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Ascending Beyond Gender: Trans Day of Remembrance 2019

When Gwendolyn Smith established Transgender Day of Remembrance in 1999 as a memorial to fallen comrade Rita Hester, there was no way that she could have predicted the future of trans & gender non-conforming activism to have blossomed the way that it would have in today’s day and age. Very often, all we can see is the darker side of the conversation that echoes the sad state of a transphobic culture, reinforced by abusive gender politics, disgusting rhetoric from our governmental leaders, and the high mortality rate of black trans womxn due to violent hate crimes (the death toll for 2019 has reached 22 and is still climbing). 

 

However, Trans Day of Remembrance is an opportunity for us, as a community, as a family, to rejoice in the lives of our trans siblings and provide reminders that they, too, are irreplaceable parts of our story. It is an opportunity for us to celebrate the lives of those still with us as well as those who’s lives were ripped from them before their time. 

 

It is a time for us to reflect on what we’ve done and what we can do to protect our trans family. 

 

Wondering how you can best commemorate Trans Day of Remembrance this coming November 20th? SOULE  has interviewed two folx from the trans community who were gracious enough to light the path towards that end: 

 

Name: Tyson Evans (@TransPlayBoy on Twitter)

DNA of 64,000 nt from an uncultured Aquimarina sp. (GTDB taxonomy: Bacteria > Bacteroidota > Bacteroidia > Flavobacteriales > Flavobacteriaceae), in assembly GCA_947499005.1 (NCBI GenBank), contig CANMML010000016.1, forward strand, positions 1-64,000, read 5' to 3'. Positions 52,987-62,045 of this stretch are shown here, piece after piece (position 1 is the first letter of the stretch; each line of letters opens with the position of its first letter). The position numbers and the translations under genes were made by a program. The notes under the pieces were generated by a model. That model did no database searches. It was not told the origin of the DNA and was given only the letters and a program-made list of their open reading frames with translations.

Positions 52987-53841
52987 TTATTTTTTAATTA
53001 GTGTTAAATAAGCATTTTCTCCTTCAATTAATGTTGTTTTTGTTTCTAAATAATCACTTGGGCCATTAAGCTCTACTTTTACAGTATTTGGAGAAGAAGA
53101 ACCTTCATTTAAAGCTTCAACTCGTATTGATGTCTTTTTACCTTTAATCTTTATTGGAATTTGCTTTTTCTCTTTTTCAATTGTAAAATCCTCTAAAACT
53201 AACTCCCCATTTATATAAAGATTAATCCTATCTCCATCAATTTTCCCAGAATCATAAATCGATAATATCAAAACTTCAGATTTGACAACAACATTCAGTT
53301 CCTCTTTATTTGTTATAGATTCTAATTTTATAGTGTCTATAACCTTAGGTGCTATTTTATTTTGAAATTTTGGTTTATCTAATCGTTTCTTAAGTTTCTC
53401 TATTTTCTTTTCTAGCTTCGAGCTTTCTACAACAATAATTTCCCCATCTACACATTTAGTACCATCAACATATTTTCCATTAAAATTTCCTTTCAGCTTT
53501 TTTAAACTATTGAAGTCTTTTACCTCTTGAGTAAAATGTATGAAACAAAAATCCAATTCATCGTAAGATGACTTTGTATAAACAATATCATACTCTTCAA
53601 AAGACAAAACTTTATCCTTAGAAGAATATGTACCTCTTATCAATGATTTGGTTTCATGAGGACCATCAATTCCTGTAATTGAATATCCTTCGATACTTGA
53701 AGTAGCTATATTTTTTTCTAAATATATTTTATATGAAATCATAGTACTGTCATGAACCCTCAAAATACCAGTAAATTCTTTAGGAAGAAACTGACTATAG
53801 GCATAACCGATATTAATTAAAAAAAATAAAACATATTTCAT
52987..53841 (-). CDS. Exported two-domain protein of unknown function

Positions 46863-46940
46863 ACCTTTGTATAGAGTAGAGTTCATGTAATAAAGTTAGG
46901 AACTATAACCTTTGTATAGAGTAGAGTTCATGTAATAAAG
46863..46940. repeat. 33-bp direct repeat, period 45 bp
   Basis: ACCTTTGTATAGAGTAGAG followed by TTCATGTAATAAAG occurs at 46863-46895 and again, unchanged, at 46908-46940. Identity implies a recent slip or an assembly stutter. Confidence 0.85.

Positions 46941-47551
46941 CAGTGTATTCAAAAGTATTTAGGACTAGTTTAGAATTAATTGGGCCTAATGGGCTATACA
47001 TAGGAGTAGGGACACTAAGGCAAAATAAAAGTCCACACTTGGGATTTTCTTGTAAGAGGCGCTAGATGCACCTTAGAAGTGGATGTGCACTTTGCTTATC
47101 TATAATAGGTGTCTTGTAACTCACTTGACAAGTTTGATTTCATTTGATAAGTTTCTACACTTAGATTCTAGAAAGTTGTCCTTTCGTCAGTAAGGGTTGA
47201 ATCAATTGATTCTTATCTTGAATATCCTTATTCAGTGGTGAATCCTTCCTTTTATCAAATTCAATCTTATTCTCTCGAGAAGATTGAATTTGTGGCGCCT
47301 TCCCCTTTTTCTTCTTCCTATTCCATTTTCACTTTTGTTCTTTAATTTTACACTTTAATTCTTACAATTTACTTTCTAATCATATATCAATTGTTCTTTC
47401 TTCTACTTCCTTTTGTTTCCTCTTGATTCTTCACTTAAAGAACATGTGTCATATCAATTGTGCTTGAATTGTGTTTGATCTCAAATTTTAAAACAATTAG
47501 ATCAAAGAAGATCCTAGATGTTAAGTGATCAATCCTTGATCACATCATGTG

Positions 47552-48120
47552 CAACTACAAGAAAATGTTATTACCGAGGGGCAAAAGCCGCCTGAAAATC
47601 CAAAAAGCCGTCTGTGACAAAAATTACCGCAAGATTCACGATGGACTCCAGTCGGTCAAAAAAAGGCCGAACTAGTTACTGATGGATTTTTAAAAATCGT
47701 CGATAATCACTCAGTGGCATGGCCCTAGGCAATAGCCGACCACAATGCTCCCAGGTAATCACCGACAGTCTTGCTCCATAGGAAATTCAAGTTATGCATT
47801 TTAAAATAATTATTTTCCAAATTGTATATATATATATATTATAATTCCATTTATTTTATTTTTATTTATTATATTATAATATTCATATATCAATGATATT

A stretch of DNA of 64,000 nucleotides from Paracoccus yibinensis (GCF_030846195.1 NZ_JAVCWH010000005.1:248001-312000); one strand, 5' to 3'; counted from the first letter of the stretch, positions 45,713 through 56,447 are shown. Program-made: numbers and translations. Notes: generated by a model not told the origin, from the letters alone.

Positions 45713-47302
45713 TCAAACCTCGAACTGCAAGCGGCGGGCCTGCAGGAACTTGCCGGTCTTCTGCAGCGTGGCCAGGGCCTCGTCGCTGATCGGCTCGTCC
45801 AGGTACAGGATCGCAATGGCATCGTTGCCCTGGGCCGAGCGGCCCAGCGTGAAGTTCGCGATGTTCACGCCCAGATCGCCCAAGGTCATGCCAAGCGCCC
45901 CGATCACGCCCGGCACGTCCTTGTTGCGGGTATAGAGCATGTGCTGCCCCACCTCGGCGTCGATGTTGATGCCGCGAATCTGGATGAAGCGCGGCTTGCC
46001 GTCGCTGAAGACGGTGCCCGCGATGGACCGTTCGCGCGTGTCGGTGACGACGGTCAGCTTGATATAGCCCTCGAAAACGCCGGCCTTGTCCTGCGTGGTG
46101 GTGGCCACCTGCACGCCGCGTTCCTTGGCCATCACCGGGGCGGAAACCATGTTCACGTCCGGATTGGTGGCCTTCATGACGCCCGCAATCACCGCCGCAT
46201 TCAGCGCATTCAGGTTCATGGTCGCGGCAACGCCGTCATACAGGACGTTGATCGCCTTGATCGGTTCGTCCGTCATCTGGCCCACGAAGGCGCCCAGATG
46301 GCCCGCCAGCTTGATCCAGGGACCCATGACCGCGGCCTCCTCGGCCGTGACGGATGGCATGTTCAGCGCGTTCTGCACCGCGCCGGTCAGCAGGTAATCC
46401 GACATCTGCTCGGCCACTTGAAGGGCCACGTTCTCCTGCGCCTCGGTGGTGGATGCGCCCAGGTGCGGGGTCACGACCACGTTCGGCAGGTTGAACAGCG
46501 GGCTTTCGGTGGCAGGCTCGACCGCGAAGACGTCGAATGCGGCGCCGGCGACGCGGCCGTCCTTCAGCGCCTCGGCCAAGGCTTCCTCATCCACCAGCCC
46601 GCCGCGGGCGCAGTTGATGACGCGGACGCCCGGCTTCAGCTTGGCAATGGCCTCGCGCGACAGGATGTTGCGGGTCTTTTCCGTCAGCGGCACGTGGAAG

Pronouns: He/Him

 

 

 

  • What does the trans experience mean to you?

 

 

 

 The trans experience to me is about being comfortable with yourself and your identity, it’s a journey. Everyone does what’s best for them. Every experience is unique.

 

 

  • If you could describe your journey in one word, what would it be (and why?)

 

 

Amazing. Just because I’ve gotten so much support from friends and family. I’ve come so far and to just see my growth is amazing.

 

 

  • Who is one black/brown trans individual in history that, in your opinion, doesn’t get enough shine when we talk about remembering trans folx who fought for us? 

 

 

I feel Marsaha P Johnson never gets enough shine when it comes to speaking on the history of the community. We often over look black trans women.

 

 

  • How can we, as a community, best honor Trans Remembrance Day?

 

 

We need to keep in mind all the black trans women we have lost and also appreciate the ones that are living too. Support and donate to black trans women & femmes. It’s a day of Remembrance for all trans folks but trans women are effected the most by the violence.

 

 

  • How can cis folx become good allies to the trans community? 

 

 

When we speak on things, just listen please. Donate and support trans people and trans people who own businesses. If you want a trans person to educate you, I think it’s best to pay for our time.

 

Name:  Luka Justis Parker

Pronouns:  He/Him

 

 

  • What does the trans experience mean to you?